It’s not just reading quotes in context that helps; a wider reading of history does too. Formal quotes in political speeches or literature are not as valuable as private papers and memoirs. In my reading I came across a memoir from his personal secretary Traudl Junge, in which she gave the following fascinating testimony: “Sometimes we also had interesting discussions about the Church and the development of the human race. Perhaps it’s going too far to call them discussions, because he would begin explaining his ideas when some question or remark from one of us had set them off, and we just listened. He was not a member of any Church, and thought the Christian religions were out-dated, hypocritical institutions that lured people into them. The laws of nature were his religion. He could reconcile his dogma of violence better with nature than with the Christian doctrine of loving your neighbour and your enemy. ‘Science isn’t yet clear about the origins of humanity,’ he once said.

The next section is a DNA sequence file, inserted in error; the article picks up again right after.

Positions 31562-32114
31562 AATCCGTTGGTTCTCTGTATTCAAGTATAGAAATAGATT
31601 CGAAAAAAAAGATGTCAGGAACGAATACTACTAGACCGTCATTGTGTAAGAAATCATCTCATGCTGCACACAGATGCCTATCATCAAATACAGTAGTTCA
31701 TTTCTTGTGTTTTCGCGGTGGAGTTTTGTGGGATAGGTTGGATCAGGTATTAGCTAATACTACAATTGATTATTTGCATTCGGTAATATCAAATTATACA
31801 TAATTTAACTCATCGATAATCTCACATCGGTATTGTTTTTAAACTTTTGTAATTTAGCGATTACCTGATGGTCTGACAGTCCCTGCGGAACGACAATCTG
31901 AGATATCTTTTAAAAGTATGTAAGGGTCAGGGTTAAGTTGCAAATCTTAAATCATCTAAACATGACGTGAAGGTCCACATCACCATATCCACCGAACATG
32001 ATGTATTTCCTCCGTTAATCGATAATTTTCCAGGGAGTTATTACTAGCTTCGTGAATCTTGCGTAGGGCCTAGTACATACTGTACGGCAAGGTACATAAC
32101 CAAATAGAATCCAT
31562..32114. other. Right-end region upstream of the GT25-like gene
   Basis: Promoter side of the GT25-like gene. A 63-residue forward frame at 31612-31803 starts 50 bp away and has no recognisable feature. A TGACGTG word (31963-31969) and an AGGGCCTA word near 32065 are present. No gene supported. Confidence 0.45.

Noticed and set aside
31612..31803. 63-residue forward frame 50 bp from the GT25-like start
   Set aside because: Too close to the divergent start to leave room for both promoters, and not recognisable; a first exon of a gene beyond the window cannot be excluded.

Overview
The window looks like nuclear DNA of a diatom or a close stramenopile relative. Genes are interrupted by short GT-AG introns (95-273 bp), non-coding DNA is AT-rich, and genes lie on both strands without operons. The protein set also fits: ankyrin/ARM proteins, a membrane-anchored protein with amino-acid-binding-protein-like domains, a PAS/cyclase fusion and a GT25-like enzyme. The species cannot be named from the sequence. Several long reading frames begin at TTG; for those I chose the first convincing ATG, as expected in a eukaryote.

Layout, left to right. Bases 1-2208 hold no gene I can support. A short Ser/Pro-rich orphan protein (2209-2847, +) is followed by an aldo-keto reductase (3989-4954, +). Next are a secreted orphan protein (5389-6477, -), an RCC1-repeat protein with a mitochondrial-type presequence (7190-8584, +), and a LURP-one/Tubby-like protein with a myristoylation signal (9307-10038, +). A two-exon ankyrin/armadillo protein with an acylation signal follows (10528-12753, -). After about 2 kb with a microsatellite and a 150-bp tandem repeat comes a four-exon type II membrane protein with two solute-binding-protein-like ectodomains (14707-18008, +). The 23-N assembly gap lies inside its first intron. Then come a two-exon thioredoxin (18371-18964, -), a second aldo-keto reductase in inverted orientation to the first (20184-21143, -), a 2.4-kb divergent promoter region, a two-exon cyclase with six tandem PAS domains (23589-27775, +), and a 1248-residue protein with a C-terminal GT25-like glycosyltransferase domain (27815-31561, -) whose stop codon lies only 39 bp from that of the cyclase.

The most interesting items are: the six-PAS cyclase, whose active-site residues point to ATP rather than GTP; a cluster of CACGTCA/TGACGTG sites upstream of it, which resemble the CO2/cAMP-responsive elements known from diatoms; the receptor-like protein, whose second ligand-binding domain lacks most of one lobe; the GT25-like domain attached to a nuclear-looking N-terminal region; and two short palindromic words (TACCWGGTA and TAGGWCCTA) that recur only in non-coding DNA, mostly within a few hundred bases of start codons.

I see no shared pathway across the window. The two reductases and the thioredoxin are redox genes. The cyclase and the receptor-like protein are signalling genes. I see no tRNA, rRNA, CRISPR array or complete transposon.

‘We are probably the highest stage of development of some mammal which developed from reptiles and moved on to human beings, perhaps by way of the apes. We are a part of creation and children of nature, and the same laws apply to us as to all living creatures. And in nature the law of the struggle for survival has reigned from the first. Everything incapable of life, everything weak is eliminated. Only mankind and above all the church have made it their aim to keep alive the weak, those unfit to live, and people of an inferior kind,” (Until the Final Hour, p 108).